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VIDEO: It's Finals rugby...you just need one point

VIDEO: Sergeal Petersen has stepped out of the cold directly into the cauldron of a United Rugby Championship Final for the Bulls against Glasgow Warriors at Loftus Versfeld on Saturday.

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Petersen could be regarded as a has-been – that was before the semifinal against Leinster put the spotlight on him again after a few years hovering on the outskirts of the game.

When he burst onto the scene as a fresh-faced 18-year-old in 2013 having just matriculated from Grey High in Gqeberha, a big future was predicted.

He became an overnight sensation for the Kings. Since then the speeding wing has had stints with the Cheetahs, Western Province, Stormers, and Shimizu Blue Sharks in Japan.

Then Jake White, Director of Rugby at the Bulls, gave him a new lease on life, offering him the chance to reinvent himself in Pretoria with the knowledge that he would be competing with World Cup-winning flyers like Kurt-Lee Arendse, Canan Moodie, and Willie le Roux to name a few of the top Bulls backs.

“I came into the squad knowing I have a specific role to play. Canan and Kurt-Lee are Springboks and it is obviously big shoes to fill when they are there, but they are not there.

“Any team with them in is a better team. I just know what my role is and I delivered. It is what it is.”

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And then came the news of the injuries to Arendse and Moodie. White did not think twice and brought in Petersen for the big semifinal against Leinster – the only player in the Bulls squad that has won a URC title.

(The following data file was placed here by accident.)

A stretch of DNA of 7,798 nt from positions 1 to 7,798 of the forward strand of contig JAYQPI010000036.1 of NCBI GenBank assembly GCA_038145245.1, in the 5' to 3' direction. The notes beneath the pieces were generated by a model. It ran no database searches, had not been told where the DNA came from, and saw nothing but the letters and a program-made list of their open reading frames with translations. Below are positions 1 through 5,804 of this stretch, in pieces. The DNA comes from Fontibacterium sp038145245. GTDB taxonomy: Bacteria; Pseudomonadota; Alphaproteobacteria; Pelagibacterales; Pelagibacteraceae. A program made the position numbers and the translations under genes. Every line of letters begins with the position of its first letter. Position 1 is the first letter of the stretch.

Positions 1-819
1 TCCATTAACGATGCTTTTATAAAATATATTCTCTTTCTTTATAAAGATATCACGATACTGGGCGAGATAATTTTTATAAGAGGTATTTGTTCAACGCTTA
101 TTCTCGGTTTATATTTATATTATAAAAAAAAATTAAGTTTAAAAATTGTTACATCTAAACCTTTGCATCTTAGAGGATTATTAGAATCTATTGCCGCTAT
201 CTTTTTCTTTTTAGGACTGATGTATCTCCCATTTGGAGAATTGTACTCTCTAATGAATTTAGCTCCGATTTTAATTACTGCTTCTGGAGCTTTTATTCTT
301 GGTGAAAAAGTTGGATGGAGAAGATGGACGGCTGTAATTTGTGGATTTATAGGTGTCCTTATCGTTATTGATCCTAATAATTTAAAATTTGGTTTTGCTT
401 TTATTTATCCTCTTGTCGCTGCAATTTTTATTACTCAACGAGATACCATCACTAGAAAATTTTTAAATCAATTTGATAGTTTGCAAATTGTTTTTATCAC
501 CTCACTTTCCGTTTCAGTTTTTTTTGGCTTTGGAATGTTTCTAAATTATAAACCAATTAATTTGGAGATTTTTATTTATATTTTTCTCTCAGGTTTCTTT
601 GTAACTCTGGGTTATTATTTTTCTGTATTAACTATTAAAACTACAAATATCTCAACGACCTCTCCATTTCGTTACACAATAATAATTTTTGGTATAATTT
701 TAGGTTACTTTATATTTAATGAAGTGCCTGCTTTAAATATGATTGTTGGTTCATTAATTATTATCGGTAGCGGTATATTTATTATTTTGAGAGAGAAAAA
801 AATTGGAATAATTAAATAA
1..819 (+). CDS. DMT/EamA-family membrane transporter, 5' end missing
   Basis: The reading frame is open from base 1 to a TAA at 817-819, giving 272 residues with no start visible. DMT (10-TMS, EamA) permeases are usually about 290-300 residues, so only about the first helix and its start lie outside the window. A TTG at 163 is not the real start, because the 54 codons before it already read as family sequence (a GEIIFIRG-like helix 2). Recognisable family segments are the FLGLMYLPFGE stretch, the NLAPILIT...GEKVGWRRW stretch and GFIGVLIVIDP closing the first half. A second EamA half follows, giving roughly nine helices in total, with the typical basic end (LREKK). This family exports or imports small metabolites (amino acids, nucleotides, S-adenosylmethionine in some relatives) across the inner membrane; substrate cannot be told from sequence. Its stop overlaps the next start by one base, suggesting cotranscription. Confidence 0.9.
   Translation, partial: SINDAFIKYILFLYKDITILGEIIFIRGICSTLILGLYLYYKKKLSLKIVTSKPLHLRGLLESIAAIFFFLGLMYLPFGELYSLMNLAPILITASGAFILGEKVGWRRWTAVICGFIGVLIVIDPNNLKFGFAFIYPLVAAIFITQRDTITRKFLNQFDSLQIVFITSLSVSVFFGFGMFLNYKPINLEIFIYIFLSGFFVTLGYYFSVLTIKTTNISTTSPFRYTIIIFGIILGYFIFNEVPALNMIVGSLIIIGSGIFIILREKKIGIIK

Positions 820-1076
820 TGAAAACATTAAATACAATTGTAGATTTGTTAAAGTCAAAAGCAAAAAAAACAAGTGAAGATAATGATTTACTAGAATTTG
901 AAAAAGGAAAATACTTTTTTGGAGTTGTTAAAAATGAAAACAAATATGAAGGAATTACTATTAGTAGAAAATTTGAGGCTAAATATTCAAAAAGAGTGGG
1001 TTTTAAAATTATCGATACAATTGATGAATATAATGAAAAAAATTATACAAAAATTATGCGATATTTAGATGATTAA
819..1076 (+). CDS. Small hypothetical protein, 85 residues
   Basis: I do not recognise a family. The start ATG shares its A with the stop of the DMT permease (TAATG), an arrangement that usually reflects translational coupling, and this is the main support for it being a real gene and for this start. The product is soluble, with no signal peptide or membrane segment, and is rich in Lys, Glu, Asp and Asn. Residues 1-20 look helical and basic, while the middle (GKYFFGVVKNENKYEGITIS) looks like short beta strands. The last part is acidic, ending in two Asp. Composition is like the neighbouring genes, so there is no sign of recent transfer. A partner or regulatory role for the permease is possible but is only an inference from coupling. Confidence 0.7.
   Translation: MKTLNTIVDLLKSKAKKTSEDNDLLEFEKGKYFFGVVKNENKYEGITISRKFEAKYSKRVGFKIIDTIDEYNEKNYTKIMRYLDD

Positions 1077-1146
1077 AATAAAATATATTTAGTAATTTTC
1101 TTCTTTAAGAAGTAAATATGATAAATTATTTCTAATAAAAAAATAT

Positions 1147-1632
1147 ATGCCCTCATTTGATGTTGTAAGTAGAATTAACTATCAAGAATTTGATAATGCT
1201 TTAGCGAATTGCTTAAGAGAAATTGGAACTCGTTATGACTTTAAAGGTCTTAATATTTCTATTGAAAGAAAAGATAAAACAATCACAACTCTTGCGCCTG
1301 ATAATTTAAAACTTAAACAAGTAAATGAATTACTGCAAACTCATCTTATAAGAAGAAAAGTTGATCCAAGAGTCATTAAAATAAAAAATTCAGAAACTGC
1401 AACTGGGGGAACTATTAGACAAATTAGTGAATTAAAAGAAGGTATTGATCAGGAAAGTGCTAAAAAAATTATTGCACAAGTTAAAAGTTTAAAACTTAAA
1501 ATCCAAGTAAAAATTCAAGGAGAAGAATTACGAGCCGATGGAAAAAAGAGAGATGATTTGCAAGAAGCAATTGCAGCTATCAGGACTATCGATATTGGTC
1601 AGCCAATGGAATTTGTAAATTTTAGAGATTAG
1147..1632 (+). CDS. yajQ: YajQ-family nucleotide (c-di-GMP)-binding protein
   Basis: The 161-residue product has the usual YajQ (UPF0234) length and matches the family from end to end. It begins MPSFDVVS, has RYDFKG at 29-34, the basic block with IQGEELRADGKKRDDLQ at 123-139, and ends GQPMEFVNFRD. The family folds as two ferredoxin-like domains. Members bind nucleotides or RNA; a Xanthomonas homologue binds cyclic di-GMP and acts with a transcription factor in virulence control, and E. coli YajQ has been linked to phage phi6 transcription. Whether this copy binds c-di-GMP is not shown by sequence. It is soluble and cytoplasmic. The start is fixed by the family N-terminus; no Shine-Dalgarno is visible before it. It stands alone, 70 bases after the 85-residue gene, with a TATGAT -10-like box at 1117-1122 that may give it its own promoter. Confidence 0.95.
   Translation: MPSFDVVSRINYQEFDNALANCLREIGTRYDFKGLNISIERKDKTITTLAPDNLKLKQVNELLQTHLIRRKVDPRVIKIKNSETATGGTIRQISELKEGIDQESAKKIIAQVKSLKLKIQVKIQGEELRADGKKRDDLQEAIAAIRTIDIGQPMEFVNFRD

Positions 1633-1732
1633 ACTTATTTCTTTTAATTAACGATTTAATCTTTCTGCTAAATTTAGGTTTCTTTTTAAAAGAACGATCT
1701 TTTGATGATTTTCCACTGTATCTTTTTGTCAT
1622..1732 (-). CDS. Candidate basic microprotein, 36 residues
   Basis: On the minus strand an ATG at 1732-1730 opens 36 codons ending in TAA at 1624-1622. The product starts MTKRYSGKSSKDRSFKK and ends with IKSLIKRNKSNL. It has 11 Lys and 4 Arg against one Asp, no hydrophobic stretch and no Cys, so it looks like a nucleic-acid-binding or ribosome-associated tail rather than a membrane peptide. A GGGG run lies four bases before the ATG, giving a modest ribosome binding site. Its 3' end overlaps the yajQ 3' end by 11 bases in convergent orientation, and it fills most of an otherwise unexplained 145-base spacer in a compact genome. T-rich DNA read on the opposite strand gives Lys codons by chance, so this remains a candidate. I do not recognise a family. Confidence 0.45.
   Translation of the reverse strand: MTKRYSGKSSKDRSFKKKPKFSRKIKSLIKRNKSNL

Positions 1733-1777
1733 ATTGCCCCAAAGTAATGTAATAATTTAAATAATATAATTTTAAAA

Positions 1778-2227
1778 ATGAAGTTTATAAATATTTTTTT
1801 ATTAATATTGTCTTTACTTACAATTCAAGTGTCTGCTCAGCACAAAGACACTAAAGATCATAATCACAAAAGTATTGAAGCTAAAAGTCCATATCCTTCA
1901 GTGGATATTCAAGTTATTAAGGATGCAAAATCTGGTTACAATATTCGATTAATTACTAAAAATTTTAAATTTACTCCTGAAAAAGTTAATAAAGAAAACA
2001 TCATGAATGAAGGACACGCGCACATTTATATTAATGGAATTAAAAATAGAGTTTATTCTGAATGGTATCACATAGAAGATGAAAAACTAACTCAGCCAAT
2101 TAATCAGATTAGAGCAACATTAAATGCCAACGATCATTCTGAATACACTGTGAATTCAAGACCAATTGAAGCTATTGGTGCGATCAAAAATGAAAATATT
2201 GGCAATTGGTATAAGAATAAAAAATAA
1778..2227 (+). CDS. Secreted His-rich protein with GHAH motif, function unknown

And boy did he deliver. Well, first there was the yellow card. Followed by two spectacular tries.

“Last week was intense – it was my first game after 14 weeks and after 60 minutes I was blown.

“But that also helped me with keeping up with the pace of this week. I’m just happy we have another week to play rugby. The job is not done, we’ve got one more week and we need to finish it.”

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He got a bit of a tongue-lashing from his coach.

“I said to him, ‘You’ve got to be brave, Sergeal, you can’t run in between people, you’ve got to tackle’. I gave it to him and not for any other reason than he is better than that,” White said after the Leinster game.

“So, credit to him, he made his tackles, jumped in the air, won the ball, and chased. He realised that he better do his job.

“The one guy who has won the URC in our team is Sergeal. So, who knows, maybe this week he’s the most important guy in our team because he will have to explain to us what it’s like to win this competition.”

Petersen’s experience going into the Final will be vital. He has had ups and downs in his career, been told he was too small but has managed to fight his way back into the limelight.

“We had a chat during the week about finals rugby and doing the basics right, so that’s what I think ticked him off a bit when it happened.

“At halftime, we had our chat and coming in the second half we tried to stick to the plan and what we had been doing the whole season,” Petersen said afterward.

“It’s finals rugby, you don’t need four tries to win a game, just one point.

“At the end of the day, this is my job. I am a professional and have to do what I have to do to keep the dream alive. Life comes with its ups and downs and it is how you handle it, and how you act that matters.

“I try not to be too serious with myself, I try to be too light.

“I know my abilities, and situations happen but you have to keep on going and try and keep yourself motivated.

“You can’t change too much, what you’ve built on since the beginning of the campaign and there is a reason why we are where we are at the moment.

“Basics are going to be the most important for us because you only need one point to win. That’s the most important thing for us, we need to stay focused and keep mistakes to a minimum and be clinical in what we do,” he said.

 

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